The Last Holiday

11 Jul

So, there’s only 19 short days until my epic solo adventure across the world! And it’s totally starting to sink in. Mostly because I realized that ‘apostilled’ copies & ‘notorized’ copies are not the same as just normal record copies…& Mama G & I had a mini panic attack. But we figured it out! (I think?) & then I was able to enjoy my last holiday in the United States–The 4th of July!

How epic/metaphorically ironic is that? An English nerd like me geeks out at this type of symbolism…that my last holiday celebrated in my homeland is the holiday which glorifies it the most! What a great sending off party! Image (Above: My Grandparents, two of the most patriotic people I know, at the Millbury parade)

I have always really loved 4th of July. I mean, what’s not to? There’s cookouts, family, friends, carnivals, fireworks & it’s summer! However, as I got older, I began to appreciate the holiday a little more for what it was. I have always grown up in the most patriotic household. I have been taught to shake soldiers hands & thank them for their service, my Grammy taught me the Pledge of Allegiance in Kindergarten & Mama G has always stressed how symbolic & important a red, white & blue flag fluttering in the wind truly is.

It’s safe to say that I am a very proud American. I understand the beauty of our country is rooted in equality & opportunity, regardless of differences. This mindset has since been clouded, abused & at times, depleted by some, but it’s still intertwined in the basic framework.

Traveling in the past has really given me an outer perspective of what it means to actually be an American. Sociology believes that your sense of self is comprised of both 1) how you see yourself & 2) how others see you. Sadly, I feel like most Americans have too much of part one & not enough of part two. We know what we think of us, what other Americans think of us & we just assume what the rest of the world thinks of us. 

Hop on a plane to anywhere for a quick reality check.

Sadly, most of the world isn’t our #1 fans and in actuality…dislikes us. Of course, I am speaking on general terms & from personal experience, but I met French people who brutally attacked an American’s geographical knowledge & Australians who showed me tv shows they watch daily in which our country is the punchline. The truth hurts, huh? Image (Above: smh…but too true)

While living in Paris, I found myself experiencing some inner turmoil. Part of me wanted to acculturate. I wanted to dress better, eat local cuisine & just plain fit in. However, no matter how perfect my French was or how stylish my clothes were…my hair color always was the dead give away to my nationality. I stuck out like a sore thumb in a sea of olive skinned brunettes. I was (not exaggerating here) ALWAYS WATCHED. On the metro, at restaurants, walking the streets–all eyes were on me. And I couldn’t help but feeling like this was, in no way, a compliment. It was an observation.

So many times I felt like I was the poster child for America. I felt like I had to defend the fact that so many of us don’t know half the countries in Asia, or what France’s political system is & that most of us don’t even care. I felt like I was being shamed, like I had to apologize for all my country’s problems! But this is something a proud American just cannot do.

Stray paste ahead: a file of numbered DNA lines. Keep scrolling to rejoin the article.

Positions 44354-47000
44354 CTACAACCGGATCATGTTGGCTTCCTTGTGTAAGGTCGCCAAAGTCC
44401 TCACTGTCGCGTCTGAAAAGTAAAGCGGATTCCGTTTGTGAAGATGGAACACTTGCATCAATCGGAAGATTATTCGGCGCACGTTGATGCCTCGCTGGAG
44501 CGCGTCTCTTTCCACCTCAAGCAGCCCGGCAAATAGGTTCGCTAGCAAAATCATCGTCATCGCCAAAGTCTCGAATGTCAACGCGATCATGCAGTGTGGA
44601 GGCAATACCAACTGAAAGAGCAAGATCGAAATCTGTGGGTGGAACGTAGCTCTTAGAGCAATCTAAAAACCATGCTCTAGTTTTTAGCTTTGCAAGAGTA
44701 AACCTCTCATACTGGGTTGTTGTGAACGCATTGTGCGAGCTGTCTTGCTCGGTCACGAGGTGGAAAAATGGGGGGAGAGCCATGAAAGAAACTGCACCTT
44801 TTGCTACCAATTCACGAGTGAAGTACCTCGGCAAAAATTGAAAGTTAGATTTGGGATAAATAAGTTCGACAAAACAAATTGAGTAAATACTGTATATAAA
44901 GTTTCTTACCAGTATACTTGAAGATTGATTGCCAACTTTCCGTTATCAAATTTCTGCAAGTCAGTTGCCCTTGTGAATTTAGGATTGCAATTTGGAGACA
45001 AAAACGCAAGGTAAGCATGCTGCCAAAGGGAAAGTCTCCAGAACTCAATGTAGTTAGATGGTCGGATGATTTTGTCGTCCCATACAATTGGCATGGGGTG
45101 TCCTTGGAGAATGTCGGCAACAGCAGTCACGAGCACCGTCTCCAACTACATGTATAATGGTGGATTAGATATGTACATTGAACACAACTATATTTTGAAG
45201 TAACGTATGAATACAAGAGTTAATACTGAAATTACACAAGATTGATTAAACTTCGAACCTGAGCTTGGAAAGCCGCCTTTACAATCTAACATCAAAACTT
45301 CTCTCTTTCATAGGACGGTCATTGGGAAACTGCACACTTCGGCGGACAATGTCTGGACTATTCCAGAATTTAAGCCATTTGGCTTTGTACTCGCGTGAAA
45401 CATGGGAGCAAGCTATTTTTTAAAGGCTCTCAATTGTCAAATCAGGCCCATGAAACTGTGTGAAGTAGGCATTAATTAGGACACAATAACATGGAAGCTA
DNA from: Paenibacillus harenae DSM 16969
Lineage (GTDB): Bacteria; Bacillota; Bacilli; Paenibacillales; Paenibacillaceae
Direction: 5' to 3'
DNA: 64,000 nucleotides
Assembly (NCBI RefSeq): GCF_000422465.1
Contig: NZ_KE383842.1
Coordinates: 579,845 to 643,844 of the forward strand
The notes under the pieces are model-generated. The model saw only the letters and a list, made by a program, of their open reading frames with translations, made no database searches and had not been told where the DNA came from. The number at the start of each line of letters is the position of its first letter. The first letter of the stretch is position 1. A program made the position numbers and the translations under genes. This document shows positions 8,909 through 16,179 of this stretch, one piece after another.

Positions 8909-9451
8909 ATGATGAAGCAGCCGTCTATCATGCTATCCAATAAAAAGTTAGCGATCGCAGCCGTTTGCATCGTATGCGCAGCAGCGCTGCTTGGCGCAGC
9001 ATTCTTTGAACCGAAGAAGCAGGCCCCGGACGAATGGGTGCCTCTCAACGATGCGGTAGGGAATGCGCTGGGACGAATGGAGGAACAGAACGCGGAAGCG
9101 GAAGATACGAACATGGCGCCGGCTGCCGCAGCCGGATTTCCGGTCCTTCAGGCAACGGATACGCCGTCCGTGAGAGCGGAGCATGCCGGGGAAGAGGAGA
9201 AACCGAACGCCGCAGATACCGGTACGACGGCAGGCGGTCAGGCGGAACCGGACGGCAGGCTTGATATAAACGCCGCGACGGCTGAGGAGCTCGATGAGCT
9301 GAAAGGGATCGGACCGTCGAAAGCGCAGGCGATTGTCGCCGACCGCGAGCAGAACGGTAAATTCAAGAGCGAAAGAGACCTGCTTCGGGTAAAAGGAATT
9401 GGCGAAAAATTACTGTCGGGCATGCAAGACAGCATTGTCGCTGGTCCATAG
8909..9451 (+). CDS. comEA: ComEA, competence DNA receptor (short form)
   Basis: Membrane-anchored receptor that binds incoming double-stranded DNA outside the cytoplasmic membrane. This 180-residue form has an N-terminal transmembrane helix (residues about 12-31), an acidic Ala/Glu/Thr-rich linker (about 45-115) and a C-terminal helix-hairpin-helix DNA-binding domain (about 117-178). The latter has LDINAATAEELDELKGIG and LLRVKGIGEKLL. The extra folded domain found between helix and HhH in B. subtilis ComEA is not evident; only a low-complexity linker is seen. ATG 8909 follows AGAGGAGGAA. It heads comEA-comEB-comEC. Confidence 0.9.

So I found the middle ground.

Instead of apologizing/feeling embarrassed or turning it around brutally attacking French culture…I tried to explain. The reason most stereotypes occur are due to misunderstanding. I pointed out that Geography is a subject that is barely even taught in American schools these days, while it is still heavily stressed with the French. Also, a survey found that only 37% of Americans are passionately involved in their country’s politics, while a whopping 84% of French adults are! You really cannot compare two countries that are so different, just like you shouldn’t blame every citizen for a particular country’s problem. ImageSo, as I prepare to immerse myself into another brand new culture, I ask myself one question…how? How do I remain a proud American citizen while still adapting to the ways of a completely different country? Obviously, I know I can still show my pride without fistpumping & chanting ‘USA!’ But this process of adapting is much harder than it seems. By the end of my study abroad semester in Paris–I had indeed morphed into a Parisian. I complied with norms like being silent on metros, never smiling when stranger’s approached me & just avoiding eye contact so I wouldn’t get extra attention. I changed. Normally I would be chatting away on a metro, offer a welcome smile to a lost tourist & make eye contact whenever I damn well pleased! It was weird.  But this is just all part of the process… Image ImageImage (Above: Noticing a pattern in my 3 countries of residence…?)

I always say that no matter where I live–I am always an American first. & No matter where I end up, or who I end up with, this won’t change. Yes, I will pick up some insight along the way, have some eye opening experiences, & continue to develop my sense of ‘self’.

No matter what country you reside in

Or how many houses you have,

You only have one home.

I love you Sutton, I love you 508, I love you Massachusetts, I love you America. No matter where my future takes me, I will never forget where I came from.

– JG 🙂


One Response to “The Last Holiday”

  1. ronald stacy December 11, 2013 at 1:39 am #

    Good for you and God bless America. They may not like us but they all need us.

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